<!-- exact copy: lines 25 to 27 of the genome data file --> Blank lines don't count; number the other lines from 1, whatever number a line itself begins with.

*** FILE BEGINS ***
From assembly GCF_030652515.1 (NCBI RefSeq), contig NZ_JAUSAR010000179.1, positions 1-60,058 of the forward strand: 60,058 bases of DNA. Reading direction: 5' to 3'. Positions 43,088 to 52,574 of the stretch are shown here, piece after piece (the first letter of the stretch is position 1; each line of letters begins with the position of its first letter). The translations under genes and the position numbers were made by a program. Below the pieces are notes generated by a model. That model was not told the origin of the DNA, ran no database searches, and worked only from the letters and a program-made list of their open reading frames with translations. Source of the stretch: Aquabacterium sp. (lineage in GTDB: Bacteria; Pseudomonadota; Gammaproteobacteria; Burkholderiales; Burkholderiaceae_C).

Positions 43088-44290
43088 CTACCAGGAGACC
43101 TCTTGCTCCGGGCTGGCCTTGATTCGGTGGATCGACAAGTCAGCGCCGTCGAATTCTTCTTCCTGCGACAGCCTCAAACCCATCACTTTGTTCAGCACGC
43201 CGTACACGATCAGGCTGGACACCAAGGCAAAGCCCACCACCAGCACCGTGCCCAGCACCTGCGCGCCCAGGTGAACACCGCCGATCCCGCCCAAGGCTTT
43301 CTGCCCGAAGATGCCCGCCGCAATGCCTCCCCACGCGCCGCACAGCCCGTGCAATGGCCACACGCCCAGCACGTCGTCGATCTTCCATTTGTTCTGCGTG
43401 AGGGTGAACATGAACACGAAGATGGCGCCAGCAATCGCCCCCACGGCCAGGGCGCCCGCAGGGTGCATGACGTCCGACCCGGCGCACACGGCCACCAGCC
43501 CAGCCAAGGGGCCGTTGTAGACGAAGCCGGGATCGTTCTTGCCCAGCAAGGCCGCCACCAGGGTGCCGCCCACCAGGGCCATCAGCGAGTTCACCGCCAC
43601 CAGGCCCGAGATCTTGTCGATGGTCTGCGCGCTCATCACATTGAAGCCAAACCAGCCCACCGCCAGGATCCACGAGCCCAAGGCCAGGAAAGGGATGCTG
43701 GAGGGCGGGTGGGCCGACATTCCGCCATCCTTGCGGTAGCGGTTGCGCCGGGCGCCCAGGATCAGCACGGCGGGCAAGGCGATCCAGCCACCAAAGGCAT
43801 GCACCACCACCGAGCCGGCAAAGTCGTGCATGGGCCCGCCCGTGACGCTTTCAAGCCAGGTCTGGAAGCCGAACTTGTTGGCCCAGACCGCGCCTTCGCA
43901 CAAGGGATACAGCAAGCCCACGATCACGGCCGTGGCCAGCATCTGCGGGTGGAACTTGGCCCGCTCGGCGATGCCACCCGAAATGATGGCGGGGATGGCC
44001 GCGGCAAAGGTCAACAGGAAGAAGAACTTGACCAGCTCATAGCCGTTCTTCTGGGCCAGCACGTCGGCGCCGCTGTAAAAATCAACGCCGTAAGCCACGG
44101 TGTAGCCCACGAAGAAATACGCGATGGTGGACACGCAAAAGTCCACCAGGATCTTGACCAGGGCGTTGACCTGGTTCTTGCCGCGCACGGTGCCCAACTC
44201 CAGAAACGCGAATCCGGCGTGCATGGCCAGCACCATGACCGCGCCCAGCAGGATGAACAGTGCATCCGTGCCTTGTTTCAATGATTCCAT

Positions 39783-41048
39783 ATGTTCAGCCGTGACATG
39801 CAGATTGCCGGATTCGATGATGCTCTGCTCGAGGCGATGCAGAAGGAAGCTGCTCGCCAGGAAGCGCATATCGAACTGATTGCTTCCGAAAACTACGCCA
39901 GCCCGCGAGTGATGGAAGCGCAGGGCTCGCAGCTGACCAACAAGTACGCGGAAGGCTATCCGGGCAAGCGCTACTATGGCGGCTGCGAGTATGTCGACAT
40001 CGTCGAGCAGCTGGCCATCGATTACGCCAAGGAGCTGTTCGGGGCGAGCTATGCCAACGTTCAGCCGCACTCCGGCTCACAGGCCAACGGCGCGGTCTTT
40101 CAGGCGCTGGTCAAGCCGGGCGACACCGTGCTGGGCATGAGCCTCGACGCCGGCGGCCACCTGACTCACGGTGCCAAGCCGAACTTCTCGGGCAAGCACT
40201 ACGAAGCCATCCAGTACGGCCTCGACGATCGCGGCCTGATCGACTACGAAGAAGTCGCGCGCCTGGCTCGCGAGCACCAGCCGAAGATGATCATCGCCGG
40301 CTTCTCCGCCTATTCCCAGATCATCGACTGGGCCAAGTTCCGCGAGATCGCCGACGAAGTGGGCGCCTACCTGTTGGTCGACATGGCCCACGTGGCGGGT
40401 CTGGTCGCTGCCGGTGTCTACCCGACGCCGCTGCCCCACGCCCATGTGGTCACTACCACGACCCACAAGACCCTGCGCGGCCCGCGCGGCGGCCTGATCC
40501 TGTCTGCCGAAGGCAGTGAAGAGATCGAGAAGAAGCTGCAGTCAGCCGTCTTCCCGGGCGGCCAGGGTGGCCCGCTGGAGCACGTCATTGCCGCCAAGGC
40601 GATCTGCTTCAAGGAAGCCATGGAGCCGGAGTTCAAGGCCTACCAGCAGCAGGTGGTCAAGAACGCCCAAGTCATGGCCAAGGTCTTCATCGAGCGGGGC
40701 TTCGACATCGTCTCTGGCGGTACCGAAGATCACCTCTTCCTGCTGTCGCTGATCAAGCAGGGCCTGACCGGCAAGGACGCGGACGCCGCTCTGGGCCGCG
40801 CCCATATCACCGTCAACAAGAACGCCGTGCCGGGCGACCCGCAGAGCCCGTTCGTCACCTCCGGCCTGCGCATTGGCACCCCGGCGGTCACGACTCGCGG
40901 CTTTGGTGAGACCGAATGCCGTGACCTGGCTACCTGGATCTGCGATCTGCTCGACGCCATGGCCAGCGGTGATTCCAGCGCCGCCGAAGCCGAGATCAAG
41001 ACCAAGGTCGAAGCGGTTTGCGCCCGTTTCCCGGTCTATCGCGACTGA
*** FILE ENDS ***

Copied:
40501 TGTCTGCCGAAGGCAGTGAAGAGATCGAGAAGAAGCTGCAGTCAGCCGTCTTCCCGGGCGGCCAGGGTGGCCCGCTGGAGCACGTCATTGCCGCCAAGGC
40601 GATCTGCTTCAAGGAAGCCATGGAGCCGGAGTTCAAGGCCTACCAGCAGCAGGTGGTCAAGAACGCCCAAGTCATGGCCAAGGTCTTCATCGAGCGGGGC
40701 TTCGACATCGTCTCTGGCGGTACCGAAGATCACCTCTTCCTGCTGTCGCTGATCAAGCAGGGCCTGACCGGCAAGGACGCGGACGCCGCTCTGGGCCGCG